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By DANIEL RINDGE
A presentation by the Institute for Religion, Education, and Public Policy at Cal State Bakersfield of the film, "Pink Smoke Over the Vatican," inspired Valerie Schultz's May 19 column, "Film documents battle for women to be priests." This headline is misleading because the matter of women's ordination has long been settled within the Roman Catholic Church -- priestly ordination is reserved to men alone. As has occurred throughout its history, the church continues to clarify its teachings when contemporary circumstances dictate. Because of dissenting voices within the church in our own time, Pope John Paul II felt it necessary to state, yet again, the church's teaching in regard to priestly ordination in his apostolic letter "Ordinatio Sacerdotalis," issued May 22, 1994.
What is so disheartening about Schultz's article is the context in which it was written. She is writing as a board member of CSUB's Institute for Religion, Education, and Public Policy (IREPP), an organization with the self-described mission to "advance knowledge and understanding of the varied roles religious movements, institutions, and ideas play in the contemporary world; explore challenges posed by religious pluralism and tensions between religious and secular values; and examine the influence of religion on politics, civic culture, family life, gender roles, and other issues locally, nationally, and globally." However, her column indicates she and the IREPP are instead using CSUB's resources to disparage and condemn a key aspect of Catholic theology.
Schultz's comments about the "patriarchal wind that has long blown from Rome" or Pope Benedict XVI's use of the "global pulpit" reveals her personal disdain for innate aspects of Catholicism itself. She quotes Galatians 3:28 as a scriptural support of her position regarding ordination, yet that piece of Scripture speaks not to ordination but to the universal salvation of all -- irrespective of all human divisions. She fails to understand why Father Bourgeois, a priest interviewed in the film, was excommunicated and dismissed from his order due to "his refusal to recant his public support of women priests."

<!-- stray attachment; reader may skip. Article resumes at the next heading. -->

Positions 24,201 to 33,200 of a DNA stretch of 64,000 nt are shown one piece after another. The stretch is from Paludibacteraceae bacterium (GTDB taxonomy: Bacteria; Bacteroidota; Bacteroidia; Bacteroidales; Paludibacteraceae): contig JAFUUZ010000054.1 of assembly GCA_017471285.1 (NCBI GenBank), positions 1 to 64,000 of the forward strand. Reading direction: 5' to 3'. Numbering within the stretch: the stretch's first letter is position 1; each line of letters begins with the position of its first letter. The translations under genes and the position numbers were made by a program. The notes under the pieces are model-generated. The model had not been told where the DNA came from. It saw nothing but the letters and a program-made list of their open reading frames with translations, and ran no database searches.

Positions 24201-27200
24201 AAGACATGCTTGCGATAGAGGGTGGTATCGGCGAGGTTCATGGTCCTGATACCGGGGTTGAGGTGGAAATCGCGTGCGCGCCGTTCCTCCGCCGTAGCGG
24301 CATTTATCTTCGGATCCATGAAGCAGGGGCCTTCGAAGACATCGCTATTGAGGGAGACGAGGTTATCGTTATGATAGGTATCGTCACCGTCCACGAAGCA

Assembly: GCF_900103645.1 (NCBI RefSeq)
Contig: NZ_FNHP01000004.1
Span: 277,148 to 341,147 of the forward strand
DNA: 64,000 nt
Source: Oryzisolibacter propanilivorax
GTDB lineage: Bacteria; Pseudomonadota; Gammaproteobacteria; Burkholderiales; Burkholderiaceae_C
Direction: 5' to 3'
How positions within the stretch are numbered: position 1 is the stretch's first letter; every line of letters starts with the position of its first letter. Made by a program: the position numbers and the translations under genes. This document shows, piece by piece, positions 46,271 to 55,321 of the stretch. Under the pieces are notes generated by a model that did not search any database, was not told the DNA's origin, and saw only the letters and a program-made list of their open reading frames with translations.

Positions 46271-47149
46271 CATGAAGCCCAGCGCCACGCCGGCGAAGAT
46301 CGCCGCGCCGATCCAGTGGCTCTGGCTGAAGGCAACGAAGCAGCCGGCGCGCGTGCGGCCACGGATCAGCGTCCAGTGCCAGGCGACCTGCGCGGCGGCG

One has to question the credentials of any IREPP board member who fails to understand why a Catholic priest should be dismissed when he leads others away from the faith he had vowed to profess. Moreover, Schultz's journalistic integrity is called into question when she presents Juanita Cordero as "an ordained Roman Catholic woman priest" who was "ordained in 2007." This is factually false and a misrepresentation of Roman Catholic ordinations. Rather than clarify why Cordero considers herself "ordained," Schultz presents this as a fact to readers of The Californian.
As a CSUB alumnus and Bakersfield resident, it frustrates me to see such a forum supported by my university. As a deacon ordained in the Roman Catholic Church, it saddens me to see the Catholic expression of Christianity misrepresented in the name of "higher education" by a fellow Catholic who continues to publicly denounce essential tenets of the faith in The Californian. This IREPP event did not foster an understanding of Catholicism and how its practice influences society. Instead, it sowed confusion within the general public's understanding of this particular tenet of the Catholic faith.
The smoke in Schultz's article may be pink, but it is still just part of the smoke and mirrors used to deceive the uninformed.
Deacon Daniel Rindge of Christ the King Catholic Church in Oildale received his Bachelor of Public Administration from Cal State Bakersfield, graduating magna cum laude. Another View presents a critical response to a previous editorial, column or news story.